Review the final product: Because you will likely present your teaching philosophy in your CV, the promotion and tenure process, and other interactions with influential audiences, ensure that the document is clear, concise and effective. Consider asking peers to review and comment on the draft or use a rubric to evaluate your philosophy statement.
- Though you might find it helpful to read others’ teaching philosophies, recognize that your teaching philosophy is unique to you and your specific teaching situation, so there is no one-size-fits-all model.
- A teaching philosophy continually evolves as you progress through your career. Revise it often!
- Bain, Ken. What the Best College Teachers Do . Harvard University Press, 2004.
- Beatty, J.E., J.S.A. Leigh, & K.L. Dean. Philosophy rediscovered: Exploring the connections between teaching philosophies, educational philosophies, and philosophy . Journal of Management Education, 33(1): 99-114, 2009.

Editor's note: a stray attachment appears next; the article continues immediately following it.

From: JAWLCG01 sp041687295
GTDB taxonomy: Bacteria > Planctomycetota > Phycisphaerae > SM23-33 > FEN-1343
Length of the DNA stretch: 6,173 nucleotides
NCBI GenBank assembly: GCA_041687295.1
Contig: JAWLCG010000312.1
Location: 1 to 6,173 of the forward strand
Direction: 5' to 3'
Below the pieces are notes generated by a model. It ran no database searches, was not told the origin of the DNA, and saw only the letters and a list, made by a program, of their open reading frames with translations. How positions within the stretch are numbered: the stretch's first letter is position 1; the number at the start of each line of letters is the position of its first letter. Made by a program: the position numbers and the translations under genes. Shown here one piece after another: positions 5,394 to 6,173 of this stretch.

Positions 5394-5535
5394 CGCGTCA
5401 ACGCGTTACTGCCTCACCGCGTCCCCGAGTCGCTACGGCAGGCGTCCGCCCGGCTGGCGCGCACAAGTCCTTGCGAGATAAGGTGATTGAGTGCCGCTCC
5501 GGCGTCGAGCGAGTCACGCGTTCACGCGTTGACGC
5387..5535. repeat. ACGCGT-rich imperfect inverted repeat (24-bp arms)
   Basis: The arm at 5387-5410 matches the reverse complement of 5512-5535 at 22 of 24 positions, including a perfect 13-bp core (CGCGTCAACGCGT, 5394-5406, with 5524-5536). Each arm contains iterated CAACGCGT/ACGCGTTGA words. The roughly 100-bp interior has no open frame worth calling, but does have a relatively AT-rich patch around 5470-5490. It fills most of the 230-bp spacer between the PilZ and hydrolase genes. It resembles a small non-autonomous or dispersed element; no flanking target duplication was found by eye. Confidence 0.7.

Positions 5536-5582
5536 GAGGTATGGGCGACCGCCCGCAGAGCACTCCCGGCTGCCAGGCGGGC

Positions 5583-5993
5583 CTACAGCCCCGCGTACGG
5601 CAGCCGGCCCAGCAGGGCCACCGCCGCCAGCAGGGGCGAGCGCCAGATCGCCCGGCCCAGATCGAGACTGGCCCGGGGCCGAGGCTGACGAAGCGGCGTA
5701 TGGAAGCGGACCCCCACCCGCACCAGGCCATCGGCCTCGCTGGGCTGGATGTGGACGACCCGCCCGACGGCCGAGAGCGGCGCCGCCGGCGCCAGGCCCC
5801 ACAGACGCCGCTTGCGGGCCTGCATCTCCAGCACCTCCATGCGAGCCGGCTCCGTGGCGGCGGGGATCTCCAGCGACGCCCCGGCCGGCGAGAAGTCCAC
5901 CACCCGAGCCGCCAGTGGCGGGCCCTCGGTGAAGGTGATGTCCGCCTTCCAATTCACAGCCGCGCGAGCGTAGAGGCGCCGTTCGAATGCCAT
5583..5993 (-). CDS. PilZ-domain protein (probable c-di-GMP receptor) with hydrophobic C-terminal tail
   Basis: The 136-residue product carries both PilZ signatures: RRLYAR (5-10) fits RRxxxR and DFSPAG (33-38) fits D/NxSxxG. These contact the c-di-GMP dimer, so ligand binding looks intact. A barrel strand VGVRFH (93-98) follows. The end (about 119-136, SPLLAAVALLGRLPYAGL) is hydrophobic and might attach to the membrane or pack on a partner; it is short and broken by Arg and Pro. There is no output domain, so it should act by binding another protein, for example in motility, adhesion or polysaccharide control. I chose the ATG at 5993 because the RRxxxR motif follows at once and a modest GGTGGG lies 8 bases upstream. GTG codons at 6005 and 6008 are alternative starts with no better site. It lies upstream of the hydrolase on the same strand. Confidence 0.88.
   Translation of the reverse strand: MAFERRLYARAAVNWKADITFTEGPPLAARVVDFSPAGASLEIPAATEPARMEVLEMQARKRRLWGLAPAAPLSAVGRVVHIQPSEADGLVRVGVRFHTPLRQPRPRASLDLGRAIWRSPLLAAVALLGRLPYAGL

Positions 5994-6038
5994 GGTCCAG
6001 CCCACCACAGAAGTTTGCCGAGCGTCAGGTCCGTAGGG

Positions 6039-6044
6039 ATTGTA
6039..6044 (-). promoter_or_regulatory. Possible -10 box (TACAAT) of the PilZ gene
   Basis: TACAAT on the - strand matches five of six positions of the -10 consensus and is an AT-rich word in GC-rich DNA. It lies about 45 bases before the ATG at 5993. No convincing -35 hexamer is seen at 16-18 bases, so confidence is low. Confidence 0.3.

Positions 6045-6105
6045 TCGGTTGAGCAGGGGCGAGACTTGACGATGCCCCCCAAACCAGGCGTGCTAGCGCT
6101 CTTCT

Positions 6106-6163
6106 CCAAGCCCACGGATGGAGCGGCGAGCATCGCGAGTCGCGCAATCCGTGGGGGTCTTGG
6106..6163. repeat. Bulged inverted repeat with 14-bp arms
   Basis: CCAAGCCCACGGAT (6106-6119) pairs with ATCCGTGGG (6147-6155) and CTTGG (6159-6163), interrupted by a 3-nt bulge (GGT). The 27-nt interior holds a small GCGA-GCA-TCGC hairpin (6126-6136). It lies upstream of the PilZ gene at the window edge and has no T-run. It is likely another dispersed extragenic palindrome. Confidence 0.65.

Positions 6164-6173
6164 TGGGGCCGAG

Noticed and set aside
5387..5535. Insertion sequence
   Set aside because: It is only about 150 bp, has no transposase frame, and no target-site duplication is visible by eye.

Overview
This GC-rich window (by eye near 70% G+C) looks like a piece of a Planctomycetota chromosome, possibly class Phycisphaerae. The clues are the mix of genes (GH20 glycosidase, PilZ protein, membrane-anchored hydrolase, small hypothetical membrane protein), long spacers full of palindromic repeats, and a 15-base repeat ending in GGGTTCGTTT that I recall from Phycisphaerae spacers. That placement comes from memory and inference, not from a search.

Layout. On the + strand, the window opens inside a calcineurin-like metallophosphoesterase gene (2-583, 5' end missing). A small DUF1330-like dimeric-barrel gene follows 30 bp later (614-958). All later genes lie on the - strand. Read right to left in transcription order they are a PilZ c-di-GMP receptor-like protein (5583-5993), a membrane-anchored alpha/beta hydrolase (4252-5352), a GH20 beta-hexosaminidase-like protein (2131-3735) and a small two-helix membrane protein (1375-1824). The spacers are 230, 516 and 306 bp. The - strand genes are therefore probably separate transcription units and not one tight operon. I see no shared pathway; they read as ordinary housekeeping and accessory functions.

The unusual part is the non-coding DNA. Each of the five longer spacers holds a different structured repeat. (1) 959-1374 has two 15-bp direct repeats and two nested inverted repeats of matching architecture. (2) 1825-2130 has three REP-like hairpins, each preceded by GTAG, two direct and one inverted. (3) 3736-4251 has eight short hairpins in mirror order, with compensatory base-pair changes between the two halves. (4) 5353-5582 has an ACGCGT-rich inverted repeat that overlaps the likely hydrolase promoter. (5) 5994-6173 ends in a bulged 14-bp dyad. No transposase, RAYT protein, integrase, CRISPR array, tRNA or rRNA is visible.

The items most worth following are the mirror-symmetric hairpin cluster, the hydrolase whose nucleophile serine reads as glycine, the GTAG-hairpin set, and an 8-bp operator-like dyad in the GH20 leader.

- Faculty Focus Special Report: Philosophy of Teaching Statements (May 2009).
- Girash, J. Metacognition and instruction . In V.A. Benassi, C.E. Overson, & C.M. Hakala (eds.). Applying science of learning in education: Infusing psychological science into the curriculum, 2014.
- Kasachkoff, Tziporah. Teaching Philosophy: Theoretical Reflections and Practical Suggestions . Rowman & Littlefield Publishers, 2004.
- Kenkmann, Andrea, ed. Teaching Philosophy . Continuum International Publishing, 2009.
- Schönwetter, Dieter J., et al, Teaching philosophies reconsidered: A conceptual model for the development and evaluation of teaching philosophy statements . International Journal for Academic Development , 7:1, 83-97, 2013.
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- What is a teaching statement?
- What purposes does the teaching statement serve?
- What does a teaching statement include?
- Reflection questions to help get you started
- Exercises to help get you started
- Evaluating your teaching statement
- Further resources
What is a Teaching Statement?